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Surgery and Infection Overview
A nosocomial infection, also referred to as a healthcare-related illness or infection (HCRI), is the result of exposure to a pathogen while in the healthcare setting. Although there are many different types of infections that will affect various areas of the body, vascular infections in surgery rooms has drawn significant attention in recent years.
As with other types of HCRI’s, treatment of a vascular infection can become quite expensive and can lead to severe complications, even death. This is why there has been such an increase in the number of measures taken by health care agencies to reduce and eliminate infection in the operating room. There are several different approaches, however, that may be taken not only during surgery, but before and after, to prevent the incidence of vascular infection as a result of surgery.
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Antibiotic Prophylaxis Prior to Procedures
One intervention aimed at reducing vascular infection during operation is antibiotics. You may be prescribed a course of antibiotics for a pre-determined time period before the cardiac procedure is to be performed. In addition, you may also be instructed to continue this regimen following the surgery.
This method may be primarily utilized in procedures that introduce a device, such as a pacemaker for example, into the heart. The goal is to eliminate colonization of harmful bacteria onto the device, which can result in severe infection. The usefulness of antibiotic prophylaxis prior to cardiac surgery is still being debated, as all surgical patients may not be good candidates and due to the increase in antibiotic resistant bacterial infections.
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Technological and Traditional Prevention Methods
Asepsis and sterilization of equipment is necessary to prevent vascular infection when in surgery. This means that the items used during the procedure are free from any germs or bacteria. Equipment used is either disposable or cleaned in an autoclave prior to use. In addition to this, surgery is conducted in a sterile fashion. A sterile field is set up and anything considered “unclean” is not permitted into the area. These are all more traditional methods that have been used during operation for years; however, technological advancements may also affect infection prevention. Many of these advancements allow for less invasive surgeries, which can significantly reduce the risk of infection. The patient should keep in mind though, break in aseptic technique or sterilization can still result in vascular infection.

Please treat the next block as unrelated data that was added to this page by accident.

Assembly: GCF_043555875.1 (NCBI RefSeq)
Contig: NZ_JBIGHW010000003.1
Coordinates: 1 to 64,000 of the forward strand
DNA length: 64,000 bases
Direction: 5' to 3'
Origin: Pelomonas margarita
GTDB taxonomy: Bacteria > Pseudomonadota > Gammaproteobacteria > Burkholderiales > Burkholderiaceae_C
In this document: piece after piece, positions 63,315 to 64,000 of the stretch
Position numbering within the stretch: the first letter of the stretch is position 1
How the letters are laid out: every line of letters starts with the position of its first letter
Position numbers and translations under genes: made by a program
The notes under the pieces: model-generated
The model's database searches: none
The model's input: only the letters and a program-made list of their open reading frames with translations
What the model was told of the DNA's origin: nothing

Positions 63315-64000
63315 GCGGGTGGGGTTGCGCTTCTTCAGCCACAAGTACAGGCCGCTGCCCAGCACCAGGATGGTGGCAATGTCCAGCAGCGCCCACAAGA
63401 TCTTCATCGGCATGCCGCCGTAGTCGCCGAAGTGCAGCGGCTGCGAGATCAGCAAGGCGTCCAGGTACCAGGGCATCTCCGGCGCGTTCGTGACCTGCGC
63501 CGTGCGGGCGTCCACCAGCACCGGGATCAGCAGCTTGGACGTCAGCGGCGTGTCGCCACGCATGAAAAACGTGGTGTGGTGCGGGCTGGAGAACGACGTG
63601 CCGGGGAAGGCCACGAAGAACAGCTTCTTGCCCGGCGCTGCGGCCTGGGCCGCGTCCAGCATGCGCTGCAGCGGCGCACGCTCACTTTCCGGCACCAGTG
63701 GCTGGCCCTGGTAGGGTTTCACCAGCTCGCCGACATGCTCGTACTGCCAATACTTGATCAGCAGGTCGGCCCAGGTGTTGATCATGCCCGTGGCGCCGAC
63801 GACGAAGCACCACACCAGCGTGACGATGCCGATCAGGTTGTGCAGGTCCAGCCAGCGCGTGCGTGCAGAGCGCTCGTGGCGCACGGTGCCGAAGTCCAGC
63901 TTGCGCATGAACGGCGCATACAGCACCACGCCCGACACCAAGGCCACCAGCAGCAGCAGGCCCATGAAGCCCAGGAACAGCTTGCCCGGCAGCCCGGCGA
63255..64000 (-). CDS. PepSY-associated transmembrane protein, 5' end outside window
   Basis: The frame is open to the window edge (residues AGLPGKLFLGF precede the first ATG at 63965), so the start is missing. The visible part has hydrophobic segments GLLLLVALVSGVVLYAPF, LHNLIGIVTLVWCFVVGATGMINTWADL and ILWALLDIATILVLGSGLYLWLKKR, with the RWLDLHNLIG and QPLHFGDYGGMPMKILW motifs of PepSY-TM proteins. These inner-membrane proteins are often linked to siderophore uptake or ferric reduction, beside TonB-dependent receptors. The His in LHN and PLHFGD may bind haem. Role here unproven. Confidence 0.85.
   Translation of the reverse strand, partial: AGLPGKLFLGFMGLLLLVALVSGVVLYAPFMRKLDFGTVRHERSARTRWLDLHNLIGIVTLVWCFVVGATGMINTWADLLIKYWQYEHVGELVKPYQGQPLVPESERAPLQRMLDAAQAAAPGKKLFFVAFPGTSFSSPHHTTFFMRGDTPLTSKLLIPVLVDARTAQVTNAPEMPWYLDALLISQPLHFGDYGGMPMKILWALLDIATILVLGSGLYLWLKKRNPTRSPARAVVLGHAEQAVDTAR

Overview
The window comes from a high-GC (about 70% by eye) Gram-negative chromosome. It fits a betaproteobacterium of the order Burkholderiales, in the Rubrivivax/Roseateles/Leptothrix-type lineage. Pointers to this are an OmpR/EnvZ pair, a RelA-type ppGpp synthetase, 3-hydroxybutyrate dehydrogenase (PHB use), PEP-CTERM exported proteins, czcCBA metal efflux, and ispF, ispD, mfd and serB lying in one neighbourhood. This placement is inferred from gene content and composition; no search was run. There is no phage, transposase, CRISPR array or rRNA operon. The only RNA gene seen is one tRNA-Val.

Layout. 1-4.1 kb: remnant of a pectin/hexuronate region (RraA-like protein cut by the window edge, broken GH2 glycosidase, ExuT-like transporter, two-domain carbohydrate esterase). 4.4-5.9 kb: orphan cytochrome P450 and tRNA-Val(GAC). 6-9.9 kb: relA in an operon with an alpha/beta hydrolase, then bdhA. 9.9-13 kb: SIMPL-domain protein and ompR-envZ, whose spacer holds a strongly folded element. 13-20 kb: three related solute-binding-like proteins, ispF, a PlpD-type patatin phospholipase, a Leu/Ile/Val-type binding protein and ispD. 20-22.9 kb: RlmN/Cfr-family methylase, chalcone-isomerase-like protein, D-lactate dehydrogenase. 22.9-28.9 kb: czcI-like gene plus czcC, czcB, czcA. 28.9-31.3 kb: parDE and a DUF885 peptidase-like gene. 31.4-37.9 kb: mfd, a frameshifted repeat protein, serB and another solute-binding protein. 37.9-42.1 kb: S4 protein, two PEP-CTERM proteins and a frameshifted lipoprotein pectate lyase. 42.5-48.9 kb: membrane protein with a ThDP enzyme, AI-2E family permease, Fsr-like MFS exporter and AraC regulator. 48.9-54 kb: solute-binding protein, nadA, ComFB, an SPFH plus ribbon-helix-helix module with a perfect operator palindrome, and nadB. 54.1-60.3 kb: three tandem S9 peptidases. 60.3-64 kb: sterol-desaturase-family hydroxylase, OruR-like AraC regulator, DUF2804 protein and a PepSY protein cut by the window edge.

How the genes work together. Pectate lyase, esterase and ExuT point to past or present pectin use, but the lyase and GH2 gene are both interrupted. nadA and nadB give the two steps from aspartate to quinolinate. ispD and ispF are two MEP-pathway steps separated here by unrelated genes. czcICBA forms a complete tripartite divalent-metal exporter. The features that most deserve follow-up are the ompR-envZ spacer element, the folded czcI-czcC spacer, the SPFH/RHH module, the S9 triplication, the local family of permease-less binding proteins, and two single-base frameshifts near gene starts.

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Additional Contributing Factors
Vascular infection in surgery rooms do not only affect cardiac patients, but can occur during any type of surgery. Factors such as overall health, oxygen saturation and maintenance of body temperature can either enhance the breeding grounds for infection or reduce them. Proper surgical preparation, thorough hand washing and following physician orders can also help decrease the incidence of nosocomial infection for all individuals. Although this phenomenon is becoming less common, vascular infection following surgery is one of the leading kinds of health care associated illnesses.
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Improvement Report: Improving Infection Prevention in Adult Surgical Patients. Institute of Healthcare Improvement. Viewed 28, November 2010. http://www.ihi.org/IHI/Topics/PatientSafety/SurgicalSiteInfections/ImprovementStories/SurgicalInfectionPreventionSJRMC.htm
The Society of Thoracic Surgeons Practice Guide. Agency for Healthcare Quality and Research. Updated 2008. Viewed 28, November 2010. http://www.guideline.gov/content.aspx?id=10411